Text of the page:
Horizontal Rule

Burlya v Ukraine (pending)

4 March 2016

The applicants are Ukrainian nationals of Roma ethnicity. They lived in the village of Petrivka, Ivanivskyy District, Odessa Region (Ukraine) where from 7 to 10 September 2002 a massive anti-Roma pogrom took place. Electricity and gas supplies to their homes were cut, their houses were set on fire, and their belongings, documents, and cars were destroyed.


On 7 September 2002 a 17 year-old ethnic Ukrainian was murdered in the village, allegedly by four young Romani men. The next day, a crowd of village residents gathered and demanded that the Roma be expelled from the village. On the same day, the village council decided to “support the decision of the meeting of the village residents to expel persons of Gypsy ethnicity from the village”. According to the applicants, the night before the violence, a representative of the District State Administration and the head of the local police advised them to leave the village, as a “pogrom” (that was the word they used) was about to start. On the night of 9-10 September, a crowd of several hundred people looted and set fire to the applicants’ houses and those of other Roma, destroying their belongings, documents, and cars. According to the applicants, the crowd threatened to kill them. Police officers were reportedly present in force and observed the attack. However, they did not try to prevent or stop it. After the events, the applicants had to move to another town and live with family and friends in overcrowded and inadequate conditions.

Domestic Proceedings

On 10 September 2002 the District Police initiated criminal proceedings against unknown persons on suspicion of disorderly conduct committed in a group. The investigation was suspended for failure to identify the perpetrators. On 5 June 2008 the District Court initiated proceedings concerning the claim brought by some of the applicants in which they challenged the decision to suspend the investigation. Those proceedings were still pending in 2010 when the ERRC lodged the application with the European Court on behalf of the applicants. On 3 May 2007 some of the applicants lodged a claim with the District Court seeking a finding that the failure of the DPO and the District Police to investigate was unlawful. The District Court dismissed the claim on the basis that the Odessa District Administrative Court had jurisdiction. Later, the Odessa District Administrative Court rejected the claim, holding that it fell outside the jurisdiction of the administrative courts.

The Complaint

The ERRC is representing the applicants before the European Court of Human Rights.  The applicants are complaining about breaches of their right to be free from inhuman and degrading treatment (Article 3 ECHR), their right to respect for private life, family life, and home (Article 8), and their right to property (Article 1 of Protocol no.1), all of which they claim were violated on grounds of their Roma ethnicity (Article 14).  They also complain that they did not have an effective domestic remedy in respect of their complaints (Article 13).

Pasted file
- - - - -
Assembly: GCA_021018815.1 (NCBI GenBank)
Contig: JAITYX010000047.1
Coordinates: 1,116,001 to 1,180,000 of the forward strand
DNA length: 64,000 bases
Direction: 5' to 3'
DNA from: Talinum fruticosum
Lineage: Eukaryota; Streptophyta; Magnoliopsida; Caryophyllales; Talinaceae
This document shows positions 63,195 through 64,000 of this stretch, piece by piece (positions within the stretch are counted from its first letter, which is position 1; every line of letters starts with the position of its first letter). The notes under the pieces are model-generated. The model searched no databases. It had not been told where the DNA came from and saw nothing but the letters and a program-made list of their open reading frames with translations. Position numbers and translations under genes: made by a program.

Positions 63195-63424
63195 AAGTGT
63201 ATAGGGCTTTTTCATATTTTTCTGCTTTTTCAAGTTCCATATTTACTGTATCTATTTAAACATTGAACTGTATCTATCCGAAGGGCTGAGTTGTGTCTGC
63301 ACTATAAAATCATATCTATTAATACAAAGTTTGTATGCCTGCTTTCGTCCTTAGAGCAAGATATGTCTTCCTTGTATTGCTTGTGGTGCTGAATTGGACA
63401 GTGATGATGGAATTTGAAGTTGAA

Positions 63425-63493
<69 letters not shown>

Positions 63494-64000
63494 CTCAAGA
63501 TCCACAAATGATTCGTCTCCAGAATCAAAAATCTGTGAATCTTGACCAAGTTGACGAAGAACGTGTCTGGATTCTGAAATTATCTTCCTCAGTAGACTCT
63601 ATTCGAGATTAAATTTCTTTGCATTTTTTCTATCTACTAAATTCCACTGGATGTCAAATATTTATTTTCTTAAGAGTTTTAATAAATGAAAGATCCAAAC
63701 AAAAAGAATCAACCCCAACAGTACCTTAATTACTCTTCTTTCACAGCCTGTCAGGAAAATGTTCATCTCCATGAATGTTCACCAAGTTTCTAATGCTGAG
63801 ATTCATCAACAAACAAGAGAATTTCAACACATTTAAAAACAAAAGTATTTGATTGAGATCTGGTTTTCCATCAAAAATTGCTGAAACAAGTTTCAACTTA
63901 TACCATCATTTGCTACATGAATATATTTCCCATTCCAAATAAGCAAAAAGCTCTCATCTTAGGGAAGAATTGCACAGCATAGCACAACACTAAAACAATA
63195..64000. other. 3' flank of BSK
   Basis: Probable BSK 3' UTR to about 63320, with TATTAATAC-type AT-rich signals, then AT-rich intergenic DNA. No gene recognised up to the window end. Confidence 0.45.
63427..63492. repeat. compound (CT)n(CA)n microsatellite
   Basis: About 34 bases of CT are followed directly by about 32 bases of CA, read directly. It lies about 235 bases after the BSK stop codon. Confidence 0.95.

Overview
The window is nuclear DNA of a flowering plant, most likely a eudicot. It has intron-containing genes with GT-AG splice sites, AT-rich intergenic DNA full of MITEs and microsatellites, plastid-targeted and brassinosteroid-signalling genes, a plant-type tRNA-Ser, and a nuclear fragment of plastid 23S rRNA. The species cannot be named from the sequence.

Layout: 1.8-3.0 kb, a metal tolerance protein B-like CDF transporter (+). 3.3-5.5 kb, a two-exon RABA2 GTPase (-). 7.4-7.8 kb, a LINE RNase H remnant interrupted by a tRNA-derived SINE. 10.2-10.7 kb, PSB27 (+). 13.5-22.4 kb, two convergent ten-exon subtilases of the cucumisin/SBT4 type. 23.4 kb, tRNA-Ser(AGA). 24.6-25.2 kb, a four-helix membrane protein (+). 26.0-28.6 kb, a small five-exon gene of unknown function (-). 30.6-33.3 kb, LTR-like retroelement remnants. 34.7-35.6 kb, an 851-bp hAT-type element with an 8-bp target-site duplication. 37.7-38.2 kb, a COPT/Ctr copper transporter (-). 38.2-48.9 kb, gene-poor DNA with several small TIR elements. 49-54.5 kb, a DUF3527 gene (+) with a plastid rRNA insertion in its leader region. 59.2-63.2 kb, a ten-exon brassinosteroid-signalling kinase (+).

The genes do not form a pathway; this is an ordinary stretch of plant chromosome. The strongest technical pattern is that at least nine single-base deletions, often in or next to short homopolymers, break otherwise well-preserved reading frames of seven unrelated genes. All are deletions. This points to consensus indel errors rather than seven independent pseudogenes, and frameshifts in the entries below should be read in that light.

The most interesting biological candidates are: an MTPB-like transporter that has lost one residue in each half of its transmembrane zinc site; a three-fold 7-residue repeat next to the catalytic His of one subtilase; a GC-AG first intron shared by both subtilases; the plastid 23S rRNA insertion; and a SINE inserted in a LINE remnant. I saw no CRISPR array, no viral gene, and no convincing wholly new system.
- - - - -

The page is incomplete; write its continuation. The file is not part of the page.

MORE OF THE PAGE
The application to the European Court was lodged on 11 January 2010, and the Court communicated the case to the Ukrainian Government on 11 February 2016.

You can find the Court’s statement of facts here.

You can find the statement of violations in the application submitted to the European Court here.

You can find the observations that the ERRC submitted in response to the Government’s observations here.

Horizontal Rule

ERRC submission to UN HRC on Hungary (February 2018)

14 February 2018

Written Comments of the European Roma Rights Centre concerning Hungary to the UN Human Rights Committee for consideration at its 122nd session (12 Narch - 6 April 2018).

more ...

horizontal rule

The Fragility of Professional Competence: A Preliminary Account of Child Protection Practice with Romani and Traveller Children in England

24 January 2018

Romani and Traveller children in England are much more likely to be taken into state care than the majority population, and the numbers are rising. Between 2009 and 2016 the number of Irish Travellers in care has risen by 400% and the number of Romani children has risen 933%. The increases are not consistent with national trends, and when compared to population data, suggest that Romani and Traveller children living in the UK could be 3 times more likely be taken into public care than any other child. 

more ...

horizontal rule

Families Divided: Romani and Egyptian Children in Albanian Institutions

21 November 2017

There’s a high percentage of Romani and Egyptian children in children’s homes in Albania – a disproportionate number. These children are often put into institutions because of poverty, and then find it impossible ever to return to their families. Because of centuries of discrimination Roma and Egyptians in Albania are less likely to live in adequate housing, less likely to be employed and more likely to feel the effects of extreme poverty.

more ...

horizontal rule